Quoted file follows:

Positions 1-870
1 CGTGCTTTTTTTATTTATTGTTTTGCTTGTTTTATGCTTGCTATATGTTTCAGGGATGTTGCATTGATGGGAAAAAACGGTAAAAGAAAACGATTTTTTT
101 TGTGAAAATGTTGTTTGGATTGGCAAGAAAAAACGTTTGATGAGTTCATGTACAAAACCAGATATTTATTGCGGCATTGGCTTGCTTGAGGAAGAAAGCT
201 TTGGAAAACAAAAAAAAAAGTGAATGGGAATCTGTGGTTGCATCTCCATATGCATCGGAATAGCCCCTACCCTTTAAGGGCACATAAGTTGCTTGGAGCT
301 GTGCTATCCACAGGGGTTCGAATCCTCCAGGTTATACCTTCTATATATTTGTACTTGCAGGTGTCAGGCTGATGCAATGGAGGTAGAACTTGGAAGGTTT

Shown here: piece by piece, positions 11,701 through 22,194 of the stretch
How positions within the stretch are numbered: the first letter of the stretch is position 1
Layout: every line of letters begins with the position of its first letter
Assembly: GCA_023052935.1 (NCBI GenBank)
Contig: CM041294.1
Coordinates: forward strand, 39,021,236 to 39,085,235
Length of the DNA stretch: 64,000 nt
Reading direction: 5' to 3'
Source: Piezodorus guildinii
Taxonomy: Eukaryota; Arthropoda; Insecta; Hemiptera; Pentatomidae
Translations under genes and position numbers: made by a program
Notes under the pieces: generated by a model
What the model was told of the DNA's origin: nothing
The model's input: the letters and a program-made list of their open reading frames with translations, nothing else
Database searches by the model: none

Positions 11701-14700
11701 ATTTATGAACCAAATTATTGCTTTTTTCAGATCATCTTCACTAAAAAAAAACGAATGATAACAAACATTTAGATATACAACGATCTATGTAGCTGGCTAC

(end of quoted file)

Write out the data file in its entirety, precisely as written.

Positions 1-870
1 CGTGCTTTTTTTATTTATTGTTTTGCTTGTTTTATGCTTGCTATATGTTTCAGGGATGTTGCATTGATGGGAAAAAACGGTAAAAGAAAACGATTTTTTT
101 TGTGAAAATGTTGTTTGGATTGGCAAGAAAAAACGTTTGATGAGTTCATGTACAAAACCAGATATTTATTGCGGCATTGGCTTGCTTGAGGAAGAAAGCT
201 TTGGAAAACAAAAAAAAAAGTGAATGGGAATCTGTGGTTGCATCTCCATATGCATCGGAATAGCCCCTACCCTTTAAGGGCACATAAGTTGCTTGGAGCT
301 GTGCTATCCACAGGGGTTCGAATCCTCCAGGTTATACCTTCTATATATTTGTACTTGCAGGTGTCAGGCTGATGCAATGGAGGTAGAACTTGGAAGGTTT

Shown here: piece by piece, positions 11,701 through 22,194 of the stretch
How positions within the stretch are numbered: the first letter of the stretch is position 1
Layout: every line of letters begins with the position of its first letter
Assembly: GCA_023052935.1 (NCBI GenBank)
Contig: CM041294.1
Coordinates: forward strand, 39,021,236 to 39,085,235
Length of the DNA stretch: 64,000 nt
Reading direction: 5' to 3'
Source: Piezodorus guildinii
Taxonomy: Eukaryota; Arthropoda; Insecta; Hemiptera; Pentatomidae
Translations under genes and position numbers: made by a program
Notes under the pieces: generated by a model
What the model was told of the DNA's origin: nothing
The model's input: the letters and a program-made list of their open reading frames with translations, nothing else
Database searches by the model: none

Positions 11701-14700
11701 ATTTATGAACCAAATTATTGCTTTTTTCAGATCATCTTCACTAAAAAAAAACGAATGATAACAAACATTTAGATATACAACGATCTATGTAGCTGGCTAC